Dual Enrollment Examined

A UNHS Staff Article Collaboration

You may have heard the term “dual enrollment” before, but what does it mean? Dual enrollment, at its core, is a program that allows students to earn both high school credit and college credit for completing qualified courses. There are many advantages to taking dual enrollment courses, but there are a few things that are important to consider before signing up. Let’s take a closer look and examine these factors:

Advantages

Save time and money

By taking courses in high school that count for both high school and college credit, you save yourself from having to take that same course (or a similar requirement) again in college. Dual enrollment high school courses are also very cost effective since these courses are generally a fraction of the cost of a typical college course!

Explore other interests

Dual enrollment courses can help students satisfy general education requirements before heading to college, which means more time in your schedule to explore other interesting subject areas, join extracurricular activities, study abroad or participate in internships.

Get ahead, graduate early

If you decide to take several dual enrollment courses during high school, you can get ahead with enough credit to graduate early with your postsecondary degree and begin working on your life plans. This could mean starting your career, attending graduate school, or any other number of paths.

Complete college courses online

Many dual enrollment courses can be completed physically in a high school classroom or on a college campus. However, like the University of Nebraska High School (UNHS), other schools offer dual enrollment online, providing flexible college-level coursework to students no matter their location or circumstance.

Considerations

Check to make sure credit will transfer

While many colleges and universities accept dual enrollment credit, the requirements vary from institution to institution. Students should check to make sure that the college they intend to apply to will accept credit earned through dual enrollment.

You will need to meet your high school’s requirements

Most high schools require dual enrollment students to meet a particular standard. Often this involves a certain class standing (junior or senior) and a minimum GPA. Always double-check to see if you meet the necessary requirements before enrolling in a dual enrollment program.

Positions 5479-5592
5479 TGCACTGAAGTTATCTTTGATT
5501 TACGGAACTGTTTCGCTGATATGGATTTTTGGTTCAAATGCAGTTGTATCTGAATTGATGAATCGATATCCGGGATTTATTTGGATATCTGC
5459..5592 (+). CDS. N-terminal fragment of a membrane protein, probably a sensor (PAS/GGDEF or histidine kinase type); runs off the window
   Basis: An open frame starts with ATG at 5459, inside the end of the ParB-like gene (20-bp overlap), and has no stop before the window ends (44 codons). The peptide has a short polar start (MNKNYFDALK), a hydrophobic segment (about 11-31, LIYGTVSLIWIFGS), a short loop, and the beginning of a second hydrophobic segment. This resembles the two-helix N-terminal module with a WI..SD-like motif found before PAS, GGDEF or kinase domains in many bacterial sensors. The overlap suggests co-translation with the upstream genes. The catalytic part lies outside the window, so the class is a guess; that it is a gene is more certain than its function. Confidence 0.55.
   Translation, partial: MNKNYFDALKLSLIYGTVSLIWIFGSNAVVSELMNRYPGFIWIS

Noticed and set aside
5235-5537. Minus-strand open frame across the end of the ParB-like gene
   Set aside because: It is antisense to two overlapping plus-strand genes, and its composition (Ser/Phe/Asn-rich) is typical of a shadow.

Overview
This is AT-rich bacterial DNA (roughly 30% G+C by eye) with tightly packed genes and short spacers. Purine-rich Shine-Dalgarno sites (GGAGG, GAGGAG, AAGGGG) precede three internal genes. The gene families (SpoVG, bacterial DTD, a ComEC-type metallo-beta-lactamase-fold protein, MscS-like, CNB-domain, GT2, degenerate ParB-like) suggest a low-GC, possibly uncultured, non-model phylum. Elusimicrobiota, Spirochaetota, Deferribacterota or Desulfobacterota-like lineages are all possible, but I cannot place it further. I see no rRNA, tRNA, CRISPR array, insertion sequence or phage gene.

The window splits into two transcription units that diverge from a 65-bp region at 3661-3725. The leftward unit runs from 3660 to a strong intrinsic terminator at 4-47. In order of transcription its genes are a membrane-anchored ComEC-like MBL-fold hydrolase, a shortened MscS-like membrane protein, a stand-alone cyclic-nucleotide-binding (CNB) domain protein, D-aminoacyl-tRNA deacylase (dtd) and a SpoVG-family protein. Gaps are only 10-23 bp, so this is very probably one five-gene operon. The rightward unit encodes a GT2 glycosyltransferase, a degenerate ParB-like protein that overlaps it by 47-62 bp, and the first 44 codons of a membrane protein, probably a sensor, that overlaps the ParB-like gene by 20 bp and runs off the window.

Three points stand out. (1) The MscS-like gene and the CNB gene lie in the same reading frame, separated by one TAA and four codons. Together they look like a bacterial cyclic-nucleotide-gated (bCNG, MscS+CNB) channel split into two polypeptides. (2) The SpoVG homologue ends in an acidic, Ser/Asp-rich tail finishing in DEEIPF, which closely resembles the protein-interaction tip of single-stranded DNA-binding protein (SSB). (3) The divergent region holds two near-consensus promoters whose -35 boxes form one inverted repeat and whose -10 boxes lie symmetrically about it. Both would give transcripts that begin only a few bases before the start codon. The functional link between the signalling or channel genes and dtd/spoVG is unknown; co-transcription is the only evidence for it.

NCAA status can be affected

NCAA policies on accepting dual enrollment transfer credit may vary based on many different factors and circumstances. In some cases, taking college courses in high school can start eligibility clocks early. Though some student athletes experience no problems participating in dual enrollment, students are encouraged to work with academic advisers and the NCAA to make sure that dual enrollment will not negatively affect their future NCAA participation.

Dual enrollment is a great opportunity for motivated high school students to earn college credit while also saving time and money on future college expenses. Are you considering dual enrollment? UNHS currently offers 10 dual enrollment courses in partnership with the University of Nebraska at Omaha (UNO). For details on approved courses, eligibility requirements, application instructions and registration deadlines, visit the UNHS website.

If you have any questions, contact a UNHS academic adviser to discuss if dual enrollment would best fit your needs.


The Keys to Senior Year Success

A UNHS Staff Article Collaboration

Your senior year of high school is a very exciting time. Whether you’re in the classroom or schooling from home, the finish line is in sight! Soon you’ll be starting a new and very important chapter in life. Before you get too carried away though, it’s important to remember that you’re not done yet. Your final year of high school is the most crucial time in the college planning process. This fall there are a few things you can do to ensure a smooth transition if you have plans to attend college next year:

Retake the ACT/SAT

Many seniors retake the ACT and/or SAT at least once during the fall. Make sure to sign up early and create a calendar of dates to keep yourself on track. This is your last opportunity to increase your scores – make it count!

Complete the FAFSA

The FAFSA is key if you’re looking to apply for student financial aid, whether in the form of scholarships or student loans. It only takes a few minutes to fill out. Learn more about the  FAFSA application process at: https://studentaid.gov/h/apply-for-aid

Narrow down your list of colleges

You’ve probably been looking at a number of colleges, trying to decide which ones are right for you. Now is the time to narrow the list of 3-5 potential colleges of choice. Narrowing down your options helps you find which colleges meet your criteria and makes it easier to manage your application materials. During this time of social distancing due to a global pandemic, consider exploring whether your schools of choice offer virtual options to help you learn more about the institution, such as a virtual campus tour or a video conference with a college ambassador.

Ask for letters of recommendation

Some college applications require letters of recommendation. These can come from advisers, teachers, coaches, or other adult figures in your life. Make sure to check if the college you’re applying to requires this! Don’t wait until the last minute and scramble to find someone willing to write a letter for you. Ask for letters early and remember to send a thank you when completed.

Apply for scholarships

College is an investment, and it can be expensive! Scholarships are a great way to help you finance your education. Check with your college’s financial aid office, talk with your high school advisers, and search scholarship databases to find which scholarships you are eligible for. The U.S. Department of Education scholarship page is a great resource to start with.